Nerdook. The one-man game developer responsible for a massive total of forty Flash games on Kongregate. Along with Nitrome, he is one of the most well-known flash game developers to grace the Internet, able to bring something completely new to the table with each of his subsequent releases. Sadly, Nerdook has ceased making Flash games for a while now and instead developed his time to making full releases for Steam. Nevertheless, I simply couldn’t give this guy a miss. Each of his games is radically different from the other, a new experiment testing the limits of what can be done with Adobe Flash. Because of this, it was quite difficult at first to select one of his games to review due to the sheer amount and the varying genres, but eventually I decided on one I’d never played before: Monster Legions. Strategy games have never really been my thing so it’s no surprise that this one slipped under my radar. Never having played it before however, is an advantage. I’ll be free from bias and nostalgia and be able to give you as accurate a review as possible from my first thoughts. Without further ado, let’s take a look at Monster Legions!
Overall, the gameplay in Monster Legions is a simple as it gets for strategy games. You start with a general who doesn’t cost reinforcement points to respawn. Reinforcement points are used up to revive a unit when they fall in battle. When you reach zero reinforcement points and all your units are killed, it’s game over. Every fifteen seconds up until the timer reaches zero, you draw three cards representing a unit and choose one to deploy. At first, the cards are pretty straightforward. You have your ranged archer, fast knight, defensive spearman and jack-of-all-trades swordsman. As you get further into the game however, you’ll get much more complex units; siege towers, assassins and even monsters such as dragons. Most of the strategy comes before the battle where you try and build a powerful and versatile deck by replacing cards that have outlived their usefulness with new better cards that you either buy with gold or receive after winning a battle.
On top of this, every now and then you’ll get to pick from one of three skills to give you that extra edge in battle. They each do different things but it’s clear that some are much better than others. For example, there is a skill that increases your units attack and movement speed for a brief while. Compare this with another skills that picks a random unit from both sides and instantly kills them. Why would you ever want to pick that skill? It’s a complete gamble and even if it proves useful, it’s still harming your army at the same time. There are also castles which you can attack to get the fight over with fast but the defences it has dissuade you from trying to take them and I often found myself trying to stay as far away from them as possible. Late in the game, your general is also near useless, significantly weaker than the rest of your forces. It isn’t too much of a problem as your general doesn’t use up reinforcement points, but I still feel that more could of been done to make the general a more fundamental part of the game.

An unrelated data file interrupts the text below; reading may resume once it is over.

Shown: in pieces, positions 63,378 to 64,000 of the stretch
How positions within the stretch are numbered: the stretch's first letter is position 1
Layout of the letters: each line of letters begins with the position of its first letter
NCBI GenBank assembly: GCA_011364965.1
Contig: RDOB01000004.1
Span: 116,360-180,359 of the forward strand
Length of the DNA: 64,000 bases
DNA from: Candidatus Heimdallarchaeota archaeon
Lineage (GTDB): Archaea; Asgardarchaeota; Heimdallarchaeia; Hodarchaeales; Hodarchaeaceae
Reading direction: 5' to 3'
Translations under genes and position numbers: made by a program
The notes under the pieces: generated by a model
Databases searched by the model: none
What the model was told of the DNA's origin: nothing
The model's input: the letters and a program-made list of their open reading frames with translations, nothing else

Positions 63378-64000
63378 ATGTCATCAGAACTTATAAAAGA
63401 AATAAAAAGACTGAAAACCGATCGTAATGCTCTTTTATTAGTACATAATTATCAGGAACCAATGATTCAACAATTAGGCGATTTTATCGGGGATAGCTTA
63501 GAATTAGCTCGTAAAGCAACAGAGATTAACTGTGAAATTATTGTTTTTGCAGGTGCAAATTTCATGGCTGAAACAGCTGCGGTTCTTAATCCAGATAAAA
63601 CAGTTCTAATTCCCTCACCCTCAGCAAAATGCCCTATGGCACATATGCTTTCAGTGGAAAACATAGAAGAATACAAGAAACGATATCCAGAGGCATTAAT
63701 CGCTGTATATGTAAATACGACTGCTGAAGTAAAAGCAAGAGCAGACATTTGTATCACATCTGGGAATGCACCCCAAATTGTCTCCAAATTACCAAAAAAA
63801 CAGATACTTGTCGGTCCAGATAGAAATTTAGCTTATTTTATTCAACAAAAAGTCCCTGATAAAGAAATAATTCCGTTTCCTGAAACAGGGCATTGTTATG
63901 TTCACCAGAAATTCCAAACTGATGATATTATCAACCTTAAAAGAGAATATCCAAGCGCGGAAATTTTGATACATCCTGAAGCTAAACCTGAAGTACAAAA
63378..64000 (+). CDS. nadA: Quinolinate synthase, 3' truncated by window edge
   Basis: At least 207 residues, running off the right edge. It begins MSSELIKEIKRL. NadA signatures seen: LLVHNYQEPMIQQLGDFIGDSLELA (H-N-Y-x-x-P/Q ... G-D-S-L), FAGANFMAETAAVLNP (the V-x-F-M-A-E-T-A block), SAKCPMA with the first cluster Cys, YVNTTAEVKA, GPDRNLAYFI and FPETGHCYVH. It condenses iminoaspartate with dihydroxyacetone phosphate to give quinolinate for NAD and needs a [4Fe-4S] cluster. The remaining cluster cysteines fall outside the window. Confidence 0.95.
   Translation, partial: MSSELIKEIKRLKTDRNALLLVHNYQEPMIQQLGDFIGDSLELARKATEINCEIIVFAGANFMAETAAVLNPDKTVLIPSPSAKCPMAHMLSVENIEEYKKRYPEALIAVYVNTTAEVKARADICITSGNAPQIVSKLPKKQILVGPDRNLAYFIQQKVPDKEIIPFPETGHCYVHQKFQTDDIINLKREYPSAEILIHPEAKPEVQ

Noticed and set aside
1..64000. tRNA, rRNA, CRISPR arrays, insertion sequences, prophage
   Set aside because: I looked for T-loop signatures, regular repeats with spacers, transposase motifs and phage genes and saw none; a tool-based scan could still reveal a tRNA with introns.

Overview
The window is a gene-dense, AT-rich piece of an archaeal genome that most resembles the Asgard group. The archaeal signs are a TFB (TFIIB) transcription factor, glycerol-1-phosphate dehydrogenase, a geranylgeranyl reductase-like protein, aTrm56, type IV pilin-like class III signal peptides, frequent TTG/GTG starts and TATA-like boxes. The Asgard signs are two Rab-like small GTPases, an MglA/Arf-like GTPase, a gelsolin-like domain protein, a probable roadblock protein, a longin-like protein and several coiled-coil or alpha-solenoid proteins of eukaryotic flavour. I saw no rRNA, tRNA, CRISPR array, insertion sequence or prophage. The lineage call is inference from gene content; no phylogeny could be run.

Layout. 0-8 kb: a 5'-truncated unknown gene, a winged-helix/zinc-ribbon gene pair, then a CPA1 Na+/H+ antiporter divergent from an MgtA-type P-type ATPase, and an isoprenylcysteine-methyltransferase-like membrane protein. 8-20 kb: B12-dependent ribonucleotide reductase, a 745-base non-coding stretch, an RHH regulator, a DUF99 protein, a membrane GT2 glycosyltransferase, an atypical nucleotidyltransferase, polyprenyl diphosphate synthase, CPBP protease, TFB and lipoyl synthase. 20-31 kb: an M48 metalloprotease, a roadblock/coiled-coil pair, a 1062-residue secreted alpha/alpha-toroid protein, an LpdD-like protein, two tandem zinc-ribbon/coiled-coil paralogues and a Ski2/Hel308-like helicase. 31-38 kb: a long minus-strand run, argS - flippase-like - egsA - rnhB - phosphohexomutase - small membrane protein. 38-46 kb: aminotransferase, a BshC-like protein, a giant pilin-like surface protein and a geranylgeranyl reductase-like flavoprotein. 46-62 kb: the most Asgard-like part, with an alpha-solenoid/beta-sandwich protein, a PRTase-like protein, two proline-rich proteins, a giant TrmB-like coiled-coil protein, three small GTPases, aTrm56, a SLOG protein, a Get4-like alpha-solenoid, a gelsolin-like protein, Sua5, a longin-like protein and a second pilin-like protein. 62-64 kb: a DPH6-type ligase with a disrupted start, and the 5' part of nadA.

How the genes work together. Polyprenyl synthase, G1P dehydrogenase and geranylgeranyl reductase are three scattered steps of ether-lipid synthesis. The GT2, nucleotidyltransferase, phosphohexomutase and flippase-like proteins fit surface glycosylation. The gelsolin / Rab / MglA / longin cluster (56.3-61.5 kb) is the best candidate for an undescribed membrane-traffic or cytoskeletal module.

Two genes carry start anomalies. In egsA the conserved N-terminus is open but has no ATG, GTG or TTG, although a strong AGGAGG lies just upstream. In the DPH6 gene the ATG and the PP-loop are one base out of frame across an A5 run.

There isn’t that much level variety either. There are five battles in the game with four of them being mostly the same except that the enemy starts with more reinforcement points. The fifth battle is where the most fun is to be had. Five bosses face you at the end of your campaign though you need to defeat four of them before you can fight the fifth one: The Beast. You can fight the other four bosses in any order you want however and however many times you like. They are each based on one of the Four Horsemen of the Apocalypse and each have a different quirk to their battle. Death gains copies of your dead units, Pestilence causes constant pressure with its poison, Famine gets an army of skeleton warriors and War has a whole army of specialist units. It’s nice that you get to pick your own poison but you have to go through the four prior battles all over again to get another chance to fight one of the bosses.
Finally, Monster Legions makes use of several online features. The one that most pleased me was the data transfer. This allows you to use a code to access your save file on other computers. Unfortunately, it’s limited in what exactly it transfers. You can transfer your deck but all your progress in achievements, gold and boss defeats will not be transferred. The other online feature is the ability to share your deck with the world and fight other people’s decks to test your strategic skills. It’s a sort of multiplayer that makes for a bit of extra replayability after you complete the main game. I personally didn’t use it much, but I’m sure plenty of people will find a lot of fun and challenge in this.
In conclusion, although Monster Legions isn’t one of Nerdook’s strongest games, at least in my opinion, it’s still a strong title on the site as a whole. The combination of deck building and real-time strategy make it unlike any other game on Kongregate and for that reason, it’s at least worth a look. Those who haven’t had a taste of Nerdook’s creative genius yet will find a wonderfully innovative Flash game that strays just far enough from the norm without alienating the player too much. If you’re looking for something a little different with elements of strategy and deck-building then this may just be the game for you.
- Nerdook Art Style
- Data transfer
- Multiple bosses
- Variety of cards and units
- Fair difficulty curve
- No point taking castles
- Some skills are useless compared to others
- Data transfer only transfers your deck
- General becomes useless late game
- One, grating music track
Play the game for free here: http://www.kongregate.com/games/nerdook/monster-legions